Originally Published: September 24, 2013

New Jersey Devils: It's going to be rough

By Katie Strang | ESPN.com

Just one year after a surprising run to the Stanley Cup finals in 2012, an injury-ravaged New Jersey Devils team missed the playoffs last spring for the second time in three years. Looking to bounce back this season, the Devils must surmount the challenge that is losing their two biggest stars in consecutive offseasons.

One summer after franchise winger Zach Parise signed a monster, $98 million deal with his hometown Minnesota Wild, Ilya Kovalchuk also opted to return home. The star sniper bolted for his native Russia to play in the Kontinental Hockey League. You can't ever underestimate general manager Lou Lamoriello, one of the most well-respected executives in the league, but one can only do so much in the wake of losing two superstars of that caliber.

Future Hall of Famer Martin Brodeur is back for his 21st season with the Devils -- and possibly his last, with a successor now firmly in place. Lamoriello acquired goaltender Cory Schneider in a stunning draft-day trade, presumably with the intention of grooming him to take over in net once Brodeur is done.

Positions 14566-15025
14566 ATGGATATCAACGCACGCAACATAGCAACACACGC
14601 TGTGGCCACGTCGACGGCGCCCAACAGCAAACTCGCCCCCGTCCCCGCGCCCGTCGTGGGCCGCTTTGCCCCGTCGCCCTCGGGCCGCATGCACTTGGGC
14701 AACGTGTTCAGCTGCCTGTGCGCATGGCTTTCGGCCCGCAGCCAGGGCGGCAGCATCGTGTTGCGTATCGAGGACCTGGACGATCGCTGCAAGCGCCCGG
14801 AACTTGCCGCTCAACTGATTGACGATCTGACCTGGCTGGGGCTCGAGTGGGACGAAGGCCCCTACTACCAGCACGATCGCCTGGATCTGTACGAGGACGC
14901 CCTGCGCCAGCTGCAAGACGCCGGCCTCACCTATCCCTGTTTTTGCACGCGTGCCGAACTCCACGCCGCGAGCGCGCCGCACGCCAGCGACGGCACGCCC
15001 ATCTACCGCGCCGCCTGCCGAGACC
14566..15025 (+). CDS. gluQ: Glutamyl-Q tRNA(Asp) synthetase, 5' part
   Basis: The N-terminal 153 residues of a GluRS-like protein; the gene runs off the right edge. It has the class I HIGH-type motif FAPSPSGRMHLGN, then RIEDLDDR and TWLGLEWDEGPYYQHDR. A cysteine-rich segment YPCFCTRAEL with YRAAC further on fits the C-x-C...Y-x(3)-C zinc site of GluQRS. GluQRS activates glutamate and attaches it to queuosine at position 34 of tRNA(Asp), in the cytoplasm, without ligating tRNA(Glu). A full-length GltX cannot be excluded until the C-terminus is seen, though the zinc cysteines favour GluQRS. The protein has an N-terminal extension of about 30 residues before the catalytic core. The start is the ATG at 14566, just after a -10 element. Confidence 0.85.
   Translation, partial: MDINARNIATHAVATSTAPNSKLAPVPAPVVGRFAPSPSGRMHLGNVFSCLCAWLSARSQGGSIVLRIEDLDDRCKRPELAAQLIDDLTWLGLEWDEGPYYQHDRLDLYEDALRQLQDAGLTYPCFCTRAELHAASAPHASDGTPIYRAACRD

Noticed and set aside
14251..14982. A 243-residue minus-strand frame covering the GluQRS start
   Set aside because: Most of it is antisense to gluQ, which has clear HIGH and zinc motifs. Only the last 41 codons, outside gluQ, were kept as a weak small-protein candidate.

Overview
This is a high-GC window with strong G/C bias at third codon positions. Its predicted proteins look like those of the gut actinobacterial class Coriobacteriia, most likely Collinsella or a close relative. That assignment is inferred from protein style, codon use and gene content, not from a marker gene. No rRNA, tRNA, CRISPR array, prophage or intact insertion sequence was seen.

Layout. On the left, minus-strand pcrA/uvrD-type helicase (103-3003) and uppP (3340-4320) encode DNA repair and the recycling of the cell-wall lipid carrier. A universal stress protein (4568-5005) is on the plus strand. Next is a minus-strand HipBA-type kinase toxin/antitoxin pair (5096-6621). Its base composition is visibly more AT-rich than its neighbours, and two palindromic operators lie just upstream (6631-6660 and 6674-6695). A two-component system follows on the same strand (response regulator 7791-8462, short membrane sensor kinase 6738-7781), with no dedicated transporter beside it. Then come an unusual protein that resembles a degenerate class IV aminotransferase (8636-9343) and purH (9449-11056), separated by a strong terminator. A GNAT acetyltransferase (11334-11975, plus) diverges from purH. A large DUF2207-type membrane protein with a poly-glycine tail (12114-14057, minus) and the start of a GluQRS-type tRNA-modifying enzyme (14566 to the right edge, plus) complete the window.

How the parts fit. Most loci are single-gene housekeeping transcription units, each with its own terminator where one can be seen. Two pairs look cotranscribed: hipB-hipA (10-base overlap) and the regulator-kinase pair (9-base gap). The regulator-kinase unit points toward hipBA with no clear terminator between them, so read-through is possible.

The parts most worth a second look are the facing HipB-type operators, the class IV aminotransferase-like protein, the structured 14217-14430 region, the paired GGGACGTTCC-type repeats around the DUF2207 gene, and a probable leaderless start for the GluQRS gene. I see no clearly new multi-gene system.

Meanwhile, the Devils have resolved what had become a rather tenuous ownership situation with the sale of the team to Philadelphia 76ers owner Josh Harris in August, providing the club the type of financial security missing in recent years.

The acquisition of Schneider was the headliner of several notable offseason additions for the Devils. The former Canuck, who was mired in a never-ending goaltending saga with Roberto Luongo in Vancouver, is regarded as one of the league's top netminders, though he has never shouldered the responsibility of being the clear-cut No. 1 guy. That may be in the cards eventually, but not until Brodeur has decided to hang up the skates, as coach Pete DeBoer has named Brodeur the team's opening-day starter.

Lamoriello also made a splash with the signing of free-agent forward Ryane Clowe to a five-year, $24.25 million deal. The 30-year-old Clowe, who was traded to the Rangers at the deadline by San Jose, was limited to just 12 games in New York because of two concussions. Clowe now has a clean bill of health and will add some size and sandpaper to the Devils' lineup.

To further address the team's anticipated scoring woes, Lamoriello added Jaromir Jagr, though the veteran star sustained a lower-body injury on the first day of training camp and has not practiced with the team since. A late addition to camp was Swiss forward Damien Brunner. The 27-year-old was signed to a professional tryout contract Sept. 16 and has been skating with veterans Patrik Elias and Dainius Zubrus. Lamoriello said he gave Brunner "no promises," but the former Red Wing will likely have a good chance of cracking the roster and earning a contract.

Although it would be easy to point out the various holes throughout the Devils' lineup, leadership is not one of them. The team is led by a group of savvy veterans in Bryce Salvador, Andy Greene, Elias and Brodeur.